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from the potentiometer. I can also read variables into Node-RED so I'll grab the
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numerical variable 'fuel low limit' as well since that is what determines the
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threshold of my alarm. Now that I know these
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two things I'll head back to Node-RED and drag in a new SNAP PAC read node.
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I'll double click this node and give it the same controller that I got the other
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variable from. In this case though I am getting the analog input called 'fuel level'.
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Because this is a separate flow path it is fine for it to also go into msg.payload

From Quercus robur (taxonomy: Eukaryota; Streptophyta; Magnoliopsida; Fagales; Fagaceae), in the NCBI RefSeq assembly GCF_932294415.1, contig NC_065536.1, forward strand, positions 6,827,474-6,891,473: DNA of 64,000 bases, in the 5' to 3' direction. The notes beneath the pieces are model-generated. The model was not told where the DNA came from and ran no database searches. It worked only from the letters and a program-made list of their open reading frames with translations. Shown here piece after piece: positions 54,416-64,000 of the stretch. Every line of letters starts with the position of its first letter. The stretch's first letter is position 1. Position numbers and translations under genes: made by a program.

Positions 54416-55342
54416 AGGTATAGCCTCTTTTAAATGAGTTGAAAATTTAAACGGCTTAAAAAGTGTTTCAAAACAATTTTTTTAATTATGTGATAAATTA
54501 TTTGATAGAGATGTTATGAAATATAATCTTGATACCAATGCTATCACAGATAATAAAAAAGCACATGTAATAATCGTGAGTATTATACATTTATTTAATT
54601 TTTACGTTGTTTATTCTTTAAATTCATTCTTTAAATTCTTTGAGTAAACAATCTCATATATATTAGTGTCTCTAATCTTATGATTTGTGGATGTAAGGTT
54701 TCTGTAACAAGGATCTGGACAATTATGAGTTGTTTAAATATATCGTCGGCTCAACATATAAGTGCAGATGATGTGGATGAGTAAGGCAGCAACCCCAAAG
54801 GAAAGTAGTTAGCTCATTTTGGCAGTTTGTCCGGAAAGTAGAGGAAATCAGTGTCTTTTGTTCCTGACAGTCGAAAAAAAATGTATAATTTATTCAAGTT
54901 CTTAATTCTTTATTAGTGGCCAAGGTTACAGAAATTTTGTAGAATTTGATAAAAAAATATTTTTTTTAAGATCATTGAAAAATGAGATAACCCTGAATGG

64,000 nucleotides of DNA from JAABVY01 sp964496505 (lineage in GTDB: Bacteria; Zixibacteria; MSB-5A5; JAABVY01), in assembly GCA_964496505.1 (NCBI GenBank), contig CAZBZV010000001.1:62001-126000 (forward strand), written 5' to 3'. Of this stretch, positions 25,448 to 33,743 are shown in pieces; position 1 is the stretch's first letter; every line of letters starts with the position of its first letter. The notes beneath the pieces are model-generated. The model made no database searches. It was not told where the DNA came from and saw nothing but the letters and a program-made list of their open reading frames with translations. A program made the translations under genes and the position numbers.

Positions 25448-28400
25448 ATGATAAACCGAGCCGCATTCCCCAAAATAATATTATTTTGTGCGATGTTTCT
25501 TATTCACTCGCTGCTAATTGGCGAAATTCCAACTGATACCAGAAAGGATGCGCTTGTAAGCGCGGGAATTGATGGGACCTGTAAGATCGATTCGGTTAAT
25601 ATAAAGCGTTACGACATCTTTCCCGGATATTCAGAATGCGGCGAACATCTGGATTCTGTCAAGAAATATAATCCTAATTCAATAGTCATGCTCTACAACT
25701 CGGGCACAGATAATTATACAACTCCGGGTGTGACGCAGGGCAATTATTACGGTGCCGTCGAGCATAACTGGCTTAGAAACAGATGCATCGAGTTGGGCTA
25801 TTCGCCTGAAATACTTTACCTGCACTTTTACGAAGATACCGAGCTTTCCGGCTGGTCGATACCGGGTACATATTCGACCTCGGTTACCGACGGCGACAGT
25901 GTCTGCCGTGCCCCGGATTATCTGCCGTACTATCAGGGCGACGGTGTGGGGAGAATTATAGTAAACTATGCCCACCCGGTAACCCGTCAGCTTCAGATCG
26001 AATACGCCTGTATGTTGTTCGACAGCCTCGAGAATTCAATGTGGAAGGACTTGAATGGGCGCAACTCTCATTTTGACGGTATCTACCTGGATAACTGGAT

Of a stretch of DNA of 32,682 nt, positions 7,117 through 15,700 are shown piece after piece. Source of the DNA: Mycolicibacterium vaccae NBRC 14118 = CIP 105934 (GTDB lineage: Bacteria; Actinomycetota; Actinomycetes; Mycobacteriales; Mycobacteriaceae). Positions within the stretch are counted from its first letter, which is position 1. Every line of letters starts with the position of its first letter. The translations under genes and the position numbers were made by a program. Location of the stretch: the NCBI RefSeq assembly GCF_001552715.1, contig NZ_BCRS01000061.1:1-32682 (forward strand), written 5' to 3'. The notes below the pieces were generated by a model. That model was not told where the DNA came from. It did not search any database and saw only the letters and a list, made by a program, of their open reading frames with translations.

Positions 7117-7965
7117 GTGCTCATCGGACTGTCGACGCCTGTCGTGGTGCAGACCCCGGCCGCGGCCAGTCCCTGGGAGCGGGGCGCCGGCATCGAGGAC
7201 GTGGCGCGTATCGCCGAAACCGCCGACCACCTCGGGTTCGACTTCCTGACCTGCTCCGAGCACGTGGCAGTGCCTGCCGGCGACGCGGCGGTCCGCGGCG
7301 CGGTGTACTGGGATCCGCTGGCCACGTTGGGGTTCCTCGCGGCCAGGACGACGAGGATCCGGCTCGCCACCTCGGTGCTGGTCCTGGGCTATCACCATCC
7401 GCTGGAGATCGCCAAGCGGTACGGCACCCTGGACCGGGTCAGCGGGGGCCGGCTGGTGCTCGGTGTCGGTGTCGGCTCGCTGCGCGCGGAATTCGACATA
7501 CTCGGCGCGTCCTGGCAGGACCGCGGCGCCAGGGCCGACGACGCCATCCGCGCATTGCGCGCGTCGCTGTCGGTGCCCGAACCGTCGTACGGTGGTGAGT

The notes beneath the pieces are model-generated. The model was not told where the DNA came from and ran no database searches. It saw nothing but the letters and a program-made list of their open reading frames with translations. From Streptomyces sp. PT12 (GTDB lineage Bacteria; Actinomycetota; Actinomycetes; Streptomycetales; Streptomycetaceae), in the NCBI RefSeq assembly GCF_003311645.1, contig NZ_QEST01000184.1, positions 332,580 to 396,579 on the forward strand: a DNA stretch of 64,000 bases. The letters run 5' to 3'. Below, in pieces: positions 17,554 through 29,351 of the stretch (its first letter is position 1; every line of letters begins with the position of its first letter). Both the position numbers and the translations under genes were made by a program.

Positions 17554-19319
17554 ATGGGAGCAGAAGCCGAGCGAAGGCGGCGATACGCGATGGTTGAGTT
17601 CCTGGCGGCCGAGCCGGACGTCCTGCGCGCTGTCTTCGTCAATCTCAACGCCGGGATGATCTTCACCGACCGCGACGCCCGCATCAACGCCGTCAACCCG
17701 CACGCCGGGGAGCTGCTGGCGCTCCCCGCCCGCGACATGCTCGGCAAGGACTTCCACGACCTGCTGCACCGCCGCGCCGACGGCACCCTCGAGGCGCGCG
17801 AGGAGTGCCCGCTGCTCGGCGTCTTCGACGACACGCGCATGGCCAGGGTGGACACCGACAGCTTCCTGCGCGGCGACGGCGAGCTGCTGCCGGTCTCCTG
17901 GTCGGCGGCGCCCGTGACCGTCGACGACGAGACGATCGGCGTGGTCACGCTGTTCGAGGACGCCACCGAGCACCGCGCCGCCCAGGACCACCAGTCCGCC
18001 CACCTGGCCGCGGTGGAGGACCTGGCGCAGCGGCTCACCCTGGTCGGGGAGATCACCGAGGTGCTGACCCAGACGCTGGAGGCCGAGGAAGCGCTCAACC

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just like emergency. Click done and drag in another SNAP PAC read
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node to read in the variable 'fuel low limit'. Once again we'll use the same
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controller only this time I am getting the float variable 'fuel low limit'. Since
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this is on the same path as fuel level which has stored a msg.payload
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I'll need a new message property so that I don't override the fuel level I
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already have stored. To keep things consistent I'll call this one 'message.